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Verona

Verona mainly owes its fame to Shakespeare’s romantic tragedy, Romeo and Juliet. This tale made the town into the “city of lovers” par excellence: many symbolic locations of the city are linked to this view of the city, such as the characteristic balcony in the house of the Capuleti, Juliet’s tomb and Romeo’s house.

The old town centre reveals to the visitor the presence of structures of Roman origin and medieval buildings: the former include the Arena, the splendid Roman amphitheatre built in the 1st century AD to host the battles of the gladiators, which became the most famous open-air theatre in the world in 1913, when it first hosted the Aida.

In the medieval age, Piazza Erbe, which was formerly the Roman Forum, became the headquarters of the city offices and of merchants Associations. The ancient City Hall stands between Piazza Erbe and Piazza dei Signori, and contains the Old Market Courtyard (Cortile Mercato Vecchio), with the Scala della Ragione (15th century) and the colossal Lamberti Tower.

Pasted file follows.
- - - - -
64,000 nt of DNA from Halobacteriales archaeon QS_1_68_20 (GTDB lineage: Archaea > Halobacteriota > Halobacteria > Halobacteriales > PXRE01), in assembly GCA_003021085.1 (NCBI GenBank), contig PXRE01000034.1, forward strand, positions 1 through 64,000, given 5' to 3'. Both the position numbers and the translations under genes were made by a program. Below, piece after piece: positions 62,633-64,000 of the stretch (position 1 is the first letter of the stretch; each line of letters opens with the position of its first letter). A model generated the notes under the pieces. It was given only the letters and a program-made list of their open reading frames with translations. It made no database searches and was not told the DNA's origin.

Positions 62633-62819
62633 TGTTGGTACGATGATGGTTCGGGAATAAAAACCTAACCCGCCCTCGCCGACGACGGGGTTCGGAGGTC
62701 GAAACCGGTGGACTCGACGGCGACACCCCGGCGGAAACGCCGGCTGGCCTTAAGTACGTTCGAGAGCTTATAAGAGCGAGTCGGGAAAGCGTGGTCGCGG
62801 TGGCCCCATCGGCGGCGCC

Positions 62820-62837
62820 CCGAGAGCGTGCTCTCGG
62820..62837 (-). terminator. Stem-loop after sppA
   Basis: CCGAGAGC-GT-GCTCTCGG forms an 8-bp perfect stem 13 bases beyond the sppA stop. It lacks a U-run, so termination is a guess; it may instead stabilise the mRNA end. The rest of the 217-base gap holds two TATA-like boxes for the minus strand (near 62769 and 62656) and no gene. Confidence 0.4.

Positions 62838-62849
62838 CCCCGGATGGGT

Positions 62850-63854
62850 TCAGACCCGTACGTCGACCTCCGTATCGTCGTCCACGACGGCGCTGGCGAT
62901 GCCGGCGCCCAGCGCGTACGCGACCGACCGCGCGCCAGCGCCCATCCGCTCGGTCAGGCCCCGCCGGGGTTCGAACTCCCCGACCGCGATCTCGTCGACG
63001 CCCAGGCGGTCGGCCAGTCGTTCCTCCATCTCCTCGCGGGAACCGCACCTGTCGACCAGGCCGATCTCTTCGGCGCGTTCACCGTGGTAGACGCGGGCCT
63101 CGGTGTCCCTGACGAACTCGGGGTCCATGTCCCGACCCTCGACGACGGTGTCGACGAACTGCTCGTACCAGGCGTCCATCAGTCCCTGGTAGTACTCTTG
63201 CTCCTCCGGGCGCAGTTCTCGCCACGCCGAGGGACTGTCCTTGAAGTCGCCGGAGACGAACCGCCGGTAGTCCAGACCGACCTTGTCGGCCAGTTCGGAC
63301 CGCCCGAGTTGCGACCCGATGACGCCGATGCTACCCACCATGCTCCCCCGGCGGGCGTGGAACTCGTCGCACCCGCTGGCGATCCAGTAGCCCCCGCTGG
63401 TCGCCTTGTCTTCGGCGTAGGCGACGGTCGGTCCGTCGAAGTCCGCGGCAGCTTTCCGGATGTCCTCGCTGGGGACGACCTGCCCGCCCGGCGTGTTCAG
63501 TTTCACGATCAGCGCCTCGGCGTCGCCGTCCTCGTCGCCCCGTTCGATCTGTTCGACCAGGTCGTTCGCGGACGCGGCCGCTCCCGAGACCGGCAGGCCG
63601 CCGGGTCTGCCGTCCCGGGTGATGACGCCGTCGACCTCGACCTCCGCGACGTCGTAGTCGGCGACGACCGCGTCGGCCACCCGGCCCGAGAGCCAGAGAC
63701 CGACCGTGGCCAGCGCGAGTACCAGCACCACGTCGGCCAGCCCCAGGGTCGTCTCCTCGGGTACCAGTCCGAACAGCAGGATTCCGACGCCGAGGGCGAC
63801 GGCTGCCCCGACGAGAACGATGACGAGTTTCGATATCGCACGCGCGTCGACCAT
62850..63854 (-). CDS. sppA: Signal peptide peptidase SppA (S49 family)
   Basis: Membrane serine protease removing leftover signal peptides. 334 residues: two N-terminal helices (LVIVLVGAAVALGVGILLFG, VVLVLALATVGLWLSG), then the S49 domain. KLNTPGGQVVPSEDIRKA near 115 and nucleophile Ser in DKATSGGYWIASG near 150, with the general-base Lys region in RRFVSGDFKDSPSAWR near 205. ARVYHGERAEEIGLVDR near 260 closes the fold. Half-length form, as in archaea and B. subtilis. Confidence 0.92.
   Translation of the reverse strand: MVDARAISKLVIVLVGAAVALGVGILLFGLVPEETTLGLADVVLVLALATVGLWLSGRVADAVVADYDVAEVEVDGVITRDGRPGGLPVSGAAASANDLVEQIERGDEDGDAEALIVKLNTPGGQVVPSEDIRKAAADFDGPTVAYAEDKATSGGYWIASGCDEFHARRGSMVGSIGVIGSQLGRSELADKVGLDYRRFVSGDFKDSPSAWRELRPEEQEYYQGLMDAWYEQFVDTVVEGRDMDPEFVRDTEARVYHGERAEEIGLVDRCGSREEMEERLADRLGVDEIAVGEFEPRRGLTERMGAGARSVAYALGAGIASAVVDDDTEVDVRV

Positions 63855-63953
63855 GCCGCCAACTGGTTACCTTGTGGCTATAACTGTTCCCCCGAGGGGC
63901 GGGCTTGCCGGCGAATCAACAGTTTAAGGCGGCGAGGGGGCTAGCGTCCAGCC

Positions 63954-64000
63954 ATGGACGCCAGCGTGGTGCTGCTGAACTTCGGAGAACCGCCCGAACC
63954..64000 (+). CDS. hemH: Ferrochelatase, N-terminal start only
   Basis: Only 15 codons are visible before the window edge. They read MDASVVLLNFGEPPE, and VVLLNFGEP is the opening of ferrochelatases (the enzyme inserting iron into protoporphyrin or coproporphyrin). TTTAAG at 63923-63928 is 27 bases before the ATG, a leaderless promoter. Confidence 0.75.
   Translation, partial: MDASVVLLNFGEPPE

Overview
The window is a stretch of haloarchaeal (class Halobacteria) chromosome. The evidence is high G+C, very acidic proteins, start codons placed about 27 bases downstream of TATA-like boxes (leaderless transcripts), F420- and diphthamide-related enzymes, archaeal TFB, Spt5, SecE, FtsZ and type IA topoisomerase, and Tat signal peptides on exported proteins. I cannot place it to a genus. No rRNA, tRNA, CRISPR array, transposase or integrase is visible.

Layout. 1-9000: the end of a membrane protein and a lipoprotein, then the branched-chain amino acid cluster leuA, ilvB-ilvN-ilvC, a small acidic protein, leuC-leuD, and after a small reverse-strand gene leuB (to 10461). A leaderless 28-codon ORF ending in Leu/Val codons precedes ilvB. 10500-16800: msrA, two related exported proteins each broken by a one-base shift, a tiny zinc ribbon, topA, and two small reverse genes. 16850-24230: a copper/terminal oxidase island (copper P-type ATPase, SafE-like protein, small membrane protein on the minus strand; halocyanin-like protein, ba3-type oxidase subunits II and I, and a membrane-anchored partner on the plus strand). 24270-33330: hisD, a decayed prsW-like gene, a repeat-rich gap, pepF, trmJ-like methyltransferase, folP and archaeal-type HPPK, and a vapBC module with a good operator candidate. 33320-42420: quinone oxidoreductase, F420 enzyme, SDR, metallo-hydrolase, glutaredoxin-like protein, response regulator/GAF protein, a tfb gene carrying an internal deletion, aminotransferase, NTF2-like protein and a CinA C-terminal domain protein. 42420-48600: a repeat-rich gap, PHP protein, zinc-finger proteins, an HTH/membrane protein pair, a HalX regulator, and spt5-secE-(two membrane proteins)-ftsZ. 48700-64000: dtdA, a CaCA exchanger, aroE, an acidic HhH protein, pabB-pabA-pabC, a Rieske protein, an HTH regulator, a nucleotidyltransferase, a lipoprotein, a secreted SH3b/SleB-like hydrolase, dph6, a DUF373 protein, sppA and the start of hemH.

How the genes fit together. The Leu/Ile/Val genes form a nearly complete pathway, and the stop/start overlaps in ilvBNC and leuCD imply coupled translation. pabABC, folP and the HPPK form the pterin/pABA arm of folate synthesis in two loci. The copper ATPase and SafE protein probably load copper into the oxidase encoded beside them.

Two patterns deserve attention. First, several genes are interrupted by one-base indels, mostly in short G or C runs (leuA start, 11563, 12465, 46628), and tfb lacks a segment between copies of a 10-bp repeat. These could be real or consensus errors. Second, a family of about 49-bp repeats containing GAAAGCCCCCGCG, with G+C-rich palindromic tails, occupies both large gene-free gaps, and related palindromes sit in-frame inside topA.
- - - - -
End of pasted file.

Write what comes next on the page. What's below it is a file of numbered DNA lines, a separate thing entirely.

Just beyond Piazza dei Signori, visitors will be stunned by the imposing spectacle of the Arche Scaligere, the tombs built for the members of the Dalla Scala dynasty, who ruled the city from the second half of the 13th century.

The basilica of San Zeno, a masterpiece of Roman art in Italy, was re-built after the earthquake in 1117. Its façade has a characteristic rose-window known as the “Wheel of Fortune”. Inside it preserves the triptych by Andrea Mantegna of the Madonna Enthroned.